The winners from APAC are two batchmates from India, Yash Thool and Piyush Deshmukh. They are enthusiastic mechanical undergraduates who hoped to learn about a new tool and technology of the Digital Twin to expand their horizons and have a new experience. The Altair BBT contest served as a perfect platform for this.
The duo started off by selecting an appropriate logo for the ball to trace. They selected the Pi symbol as it consisted of both sharp corners and smooth contours. Next, they extracted the coordinates for this symbol using Altair Embed and processed these coordinated further in Altair Compose. Appropriate filters, ball speed and idle time were added to these time coupled coordinates so as to make the path smoother. In Altair Activate, further processing was done like scaling and offset so as to fit the symbol on the table. A proper controller and solver mode was chosen and the rendering procedure was initiated. The Altair Inspire Studio's features were used to make the rendering photorealistic and perfectly display the result of intricate processing. The submission demonstrates the potential of the Digital twin technology and its role in the rapidly advancing digital world.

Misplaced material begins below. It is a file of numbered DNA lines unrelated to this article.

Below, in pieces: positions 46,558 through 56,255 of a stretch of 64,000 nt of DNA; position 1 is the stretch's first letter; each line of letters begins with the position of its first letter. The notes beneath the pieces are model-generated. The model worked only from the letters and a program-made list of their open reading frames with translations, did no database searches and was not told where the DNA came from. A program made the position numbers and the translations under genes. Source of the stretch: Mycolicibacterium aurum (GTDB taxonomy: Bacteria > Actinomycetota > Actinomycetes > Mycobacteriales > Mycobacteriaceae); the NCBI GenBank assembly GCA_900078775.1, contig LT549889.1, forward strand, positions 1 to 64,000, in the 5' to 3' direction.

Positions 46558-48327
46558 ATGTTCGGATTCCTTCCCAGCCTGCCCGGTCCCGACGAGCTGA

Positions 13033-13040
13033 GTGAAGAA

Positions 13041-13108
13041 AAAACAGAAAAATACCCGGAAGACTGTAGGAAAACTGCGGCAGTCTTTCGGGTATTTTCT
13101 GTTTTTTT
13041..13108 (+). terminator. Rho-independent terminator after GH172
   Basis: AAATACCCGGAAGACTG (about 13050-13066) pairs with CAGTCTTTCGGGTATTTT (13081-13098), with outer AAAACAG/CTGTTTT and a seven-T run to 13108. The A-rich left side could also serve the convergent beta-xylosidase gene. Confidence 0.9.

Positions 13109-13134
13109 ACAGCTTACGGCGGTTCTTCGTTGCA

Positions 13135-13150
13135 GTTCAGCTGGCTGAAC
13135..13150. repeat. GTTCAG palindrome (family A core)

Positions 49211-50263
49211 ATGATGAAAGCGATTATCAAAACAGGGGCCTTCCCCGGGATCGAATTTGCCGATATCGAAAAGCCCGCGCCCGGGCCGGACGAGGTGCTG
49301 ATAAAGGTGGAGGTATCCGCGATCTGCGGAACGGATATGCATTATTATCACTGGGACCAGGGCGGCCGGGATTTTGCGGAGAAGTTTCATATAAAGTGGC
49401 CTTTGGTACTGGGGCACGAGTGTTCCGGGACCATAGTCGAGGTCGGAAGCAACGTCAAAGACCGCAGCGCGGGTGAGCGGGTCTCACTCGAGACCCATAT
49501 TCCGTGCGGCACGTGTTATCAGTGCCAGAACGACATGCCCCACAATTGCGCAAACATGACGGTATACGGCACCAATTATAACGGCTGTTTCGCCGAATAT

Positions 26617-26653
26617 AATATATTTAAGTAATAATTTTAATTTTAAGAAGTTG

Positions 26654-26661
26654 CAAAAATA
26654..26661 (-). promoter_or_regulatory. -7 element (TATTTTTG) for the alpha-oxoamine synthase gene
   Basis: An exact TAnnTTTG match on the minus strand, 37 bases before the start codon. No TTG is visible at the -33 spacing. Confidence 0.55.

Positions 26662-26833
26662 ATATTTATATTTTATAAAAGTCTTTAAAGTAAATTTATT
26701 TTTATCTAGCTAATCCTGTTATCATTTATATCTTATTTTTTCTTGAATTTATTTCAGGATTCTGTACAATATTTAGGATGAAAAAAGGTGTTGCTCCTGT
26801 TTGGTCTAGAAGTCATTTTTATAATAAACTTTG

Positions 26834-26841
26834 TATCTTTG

APAC First Prize goes to Yash Thool and Piyush Deshmukh (College of Engineering Pune, India)
What motivated you to take part in the Altair global digital twin contest?
"Hi, I am Yash Thool, a 2nd year student of Mechanical Engineering at COEP. I'll be working with my batchmate Piyush Deshmukh. I am excited to participate in Digital twin Competition as it gives us opportunity to learn new skills and master them. Hope, I'll learn new and interesting things.
"Hi, I am Piyush Deshmukh, a 2nd-year Mechanical Engineering student at COEP. I'll be working with my batchmate -Yash Thool. This is an opportunity, where I can sharpen my skills and learn new things. I'm looking forward to participating in Digital twin Competition.